Warning: The following review contains spoilers for the ending of Joe Bell.
I wrote my honor’s thesis in college on Hunter Thompson, which I realize now makes me the literary equivalent of every douchebag who had a Scarface or Reservoir Dogs poster on their dorm room walls (no offense to my fellow HST enthusiasts). Specifically, the topic was how Thompson’s Fear and Loathing on the Campaign Trail ‘72 captured the essence of that Presidential election better than the political journalism of that day, even though HST’s book was fiction.
I mention this in the context of Joe Bell because it’s based on a true story, and here’s the thing about “truth”: It is an absolute defense to defamation, but it is a lousy defense for bad storytelling. Give me a well-told piece of fiction that captures the spirit of the truth over a sh*tty real-life story that fails to do so every single time.
There might have been a decent story somewhere in here about Jaden Bell (Reid Miller), the 15-year-old gay teenager at the center of the story who was bullied by his small-town classmates so brutally in 2013 that he died by suicide. This story, alas, centers on the teenager’s father, Joe Bell (Mark Wahlberg), a homophobic, abusive man, who has an epiphany soon after his son dies that he ought to walk across the country — from Oregon to New York City — to raise awareness about bullying because it’s what “Jaden would have wanted.”
It’s not entirely clear what Jaden would have wanted (except for his father to shave his hideous unkempt beard). Yet, his ghost trails Joe along the way, if only to keep Joe company and sing Lady Gaga songs out on the road with him. Joe often combats loneliness on his walk by having conversations with his son that he probably should have had before Jaden took his life. Joe calls home, too, and speaks with his wife, Lola (Connie Britton), who does her best Tami Taylor if Tami Taylor were married to Buddy Garrity.
Joe Bell wants to be a saccharine tearjerker, but the writing is shoddy, and Joe himself — despite his best intentions — is a hard person to root for, in part because, even after his son takes his own life, it takes another six months of walking before Joe can start to accept Jaden for who he is. It’s not that he didn’t love his son. It’s just that, you know, why’d he have to be so gay in the front yard instead of taking it out back so as not to embarrass Joe in front of all the neighbors?
I might have appreciated the movie in an afterschool special sort of way had it come out in the ’80s or ’90s. I can even acknowledge that it might even change a few minds in small-town America today if they see the guy from Deepwater Horizon preaching against bullying. Joe Bell is a bad movie, but it’s well-intentioned, even if it is misguided, and even if Wahlberg himself has a hard time committing to the required transformation.
But woof, that ending. What an absolute dogsh*t of an ending. I don’t feel too bad about spoiling the final minutes here because it’s based on a true story that you can easily look up on Wikipedia. Joe Bell walks for six months, and after a conversation with a police officer (Gary Sinise) who picks him up and brings him back to the station for a meal, Joe returns to his tent and finally accepts his son for who he is. Or at least, that’s what the movie wants us to believe. Did he? Who knows? No one can actually ask Joe Bell what he was thinking that night because the movie abruptly ends after Joe is run over by an 18-wheeler and killed!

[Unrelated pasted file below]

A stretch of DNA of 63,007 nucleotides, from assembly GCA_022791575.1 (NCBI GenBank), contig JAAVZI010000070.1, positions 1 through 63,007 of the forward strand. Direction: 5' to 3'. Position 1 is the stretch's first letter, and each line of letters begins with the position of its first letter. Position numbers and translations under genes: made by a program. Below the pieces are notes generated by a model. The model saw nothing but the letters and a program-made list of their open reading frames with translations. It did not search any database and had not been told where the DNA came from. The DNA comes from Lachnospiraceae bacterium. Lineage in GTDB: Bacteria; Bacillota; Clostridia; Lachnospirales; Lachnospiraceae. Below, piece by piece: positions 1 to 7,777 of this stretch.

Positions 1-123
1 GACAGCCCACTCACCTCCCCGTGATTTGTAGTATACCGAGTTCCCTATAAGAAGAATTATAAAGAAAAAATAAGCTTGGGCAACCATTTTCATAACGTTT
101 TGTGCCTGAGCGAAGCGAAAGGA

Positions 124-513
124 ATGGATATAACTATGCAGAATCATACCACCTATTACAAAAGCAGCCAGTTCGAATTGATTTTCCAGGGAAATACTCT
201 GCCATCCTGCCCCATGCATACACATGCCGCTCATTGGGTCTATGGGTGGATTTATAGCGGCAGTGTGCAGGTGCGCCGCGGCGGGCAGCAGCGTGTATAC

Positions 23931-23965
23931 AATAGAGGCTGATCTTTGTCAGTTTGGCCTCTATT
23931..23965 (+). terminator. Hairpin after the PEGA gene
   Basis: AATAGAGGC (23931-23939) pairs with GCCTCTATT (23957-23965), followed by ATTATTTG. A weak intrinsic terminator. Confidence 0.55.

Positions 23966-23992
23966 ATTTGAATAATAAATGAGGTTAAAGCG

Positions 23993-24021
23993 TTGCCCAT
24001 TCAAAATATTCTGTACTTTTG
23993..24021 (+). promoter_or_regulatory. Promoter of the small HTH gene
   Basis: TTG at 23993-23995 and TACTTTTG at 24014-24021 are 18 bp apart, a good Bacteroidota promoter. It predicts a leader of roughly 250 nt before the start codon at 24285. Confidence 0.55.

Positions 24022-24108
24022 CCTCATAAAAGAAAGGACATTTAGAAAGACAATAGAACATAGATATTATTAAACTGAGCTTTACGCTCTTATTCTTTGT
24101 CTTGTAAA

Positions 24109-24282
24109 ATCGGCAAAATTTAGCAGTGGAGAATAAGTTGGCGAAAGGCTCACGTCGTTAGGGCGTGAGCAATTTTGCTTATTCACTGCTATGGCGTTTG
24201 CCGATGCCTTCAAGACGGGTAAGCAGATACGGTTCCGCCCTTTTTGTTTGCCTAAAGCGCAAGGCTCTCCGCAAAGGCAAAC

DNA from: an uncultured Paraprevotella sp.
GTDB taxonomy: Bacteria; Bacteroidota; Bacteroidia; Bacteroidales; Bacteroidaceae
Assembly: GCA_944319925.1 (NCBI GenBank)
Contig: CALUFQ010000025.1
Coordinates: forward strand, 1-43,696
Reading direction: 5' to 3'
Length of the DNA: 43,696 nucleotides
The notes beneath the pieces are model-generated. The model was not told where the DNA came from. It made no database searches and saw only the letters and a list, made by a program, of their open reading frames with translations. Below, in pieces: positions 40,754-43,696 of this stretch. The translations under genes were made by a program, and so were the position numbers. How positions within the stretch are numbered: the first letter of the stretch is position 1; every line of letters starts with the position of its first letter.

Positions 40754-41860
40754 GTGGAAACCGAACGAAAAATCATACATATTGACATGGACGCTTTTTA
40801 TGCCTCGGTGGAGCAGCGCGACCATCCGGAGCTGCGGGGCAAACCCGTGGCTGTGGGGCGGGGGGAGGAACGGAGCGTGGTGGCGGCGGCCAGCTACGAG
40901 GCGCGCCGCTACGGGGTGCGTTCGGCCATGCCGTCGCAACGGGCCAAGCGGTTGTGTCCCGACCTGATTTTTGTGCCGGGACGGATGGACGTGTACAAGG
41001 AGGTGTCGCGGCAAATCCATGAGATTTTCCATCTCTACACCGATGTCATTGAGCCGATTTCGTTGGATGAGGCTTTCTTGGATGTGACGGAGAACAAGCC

To be clear, Joe Bell is a film about a man who walks across the country to raise awareness about bullying who is run over and killed halfway to his destination.
This is why — good intentions aside — they should have left this screenplay in the slush pile. What even is the message? Terrible things happen, and when someone tries to make lemons out of lemonade, a semi-truck will run his ass over? “But that’s how it happened!” is not a good defense. Not every story needs to be told, and this is certainly one that would’ve been best left alone because no matter what one might take away from the rest of the film, it’s the ending — the inexcusably awful final minutes — that’s going to be remembered. And, again, the truth is no defense to bad storytelling, and if reality doesn’t give a movie the ending it needs, don’t make the goddamn movie.
To briefly come back to Hunter S. Thompson and the “essence of truth,” it just so happens I watched this movie during the same week in which I read a novel by S.A. Cosby called Razorblade Tears. It’s about a Southern Black man and a redneck — both previously incarcerated people with violent pasts — who partner together to find the people responsible for killing their respective sons, an interracial married couple. The Black man and the redneck had a lot of problems accepting their sons for who they are when they were alive, but instead of pushing a shopping cart across the country and waiting for inspiration, they decide to make amends by tracking down their murderers. It imparts a lot of the same lessons about acceptance and regret that Joe Bell does, except that it’s also a brilliantly written Southern noir, an entertaining, moving, and cinematic crime thriller that someone should option into a movie as soon as possible. It may be fiction, but it captures the spirit of the truth far better than the true story of Joe Bell.
Joe Bell opens only in theaters on July 23.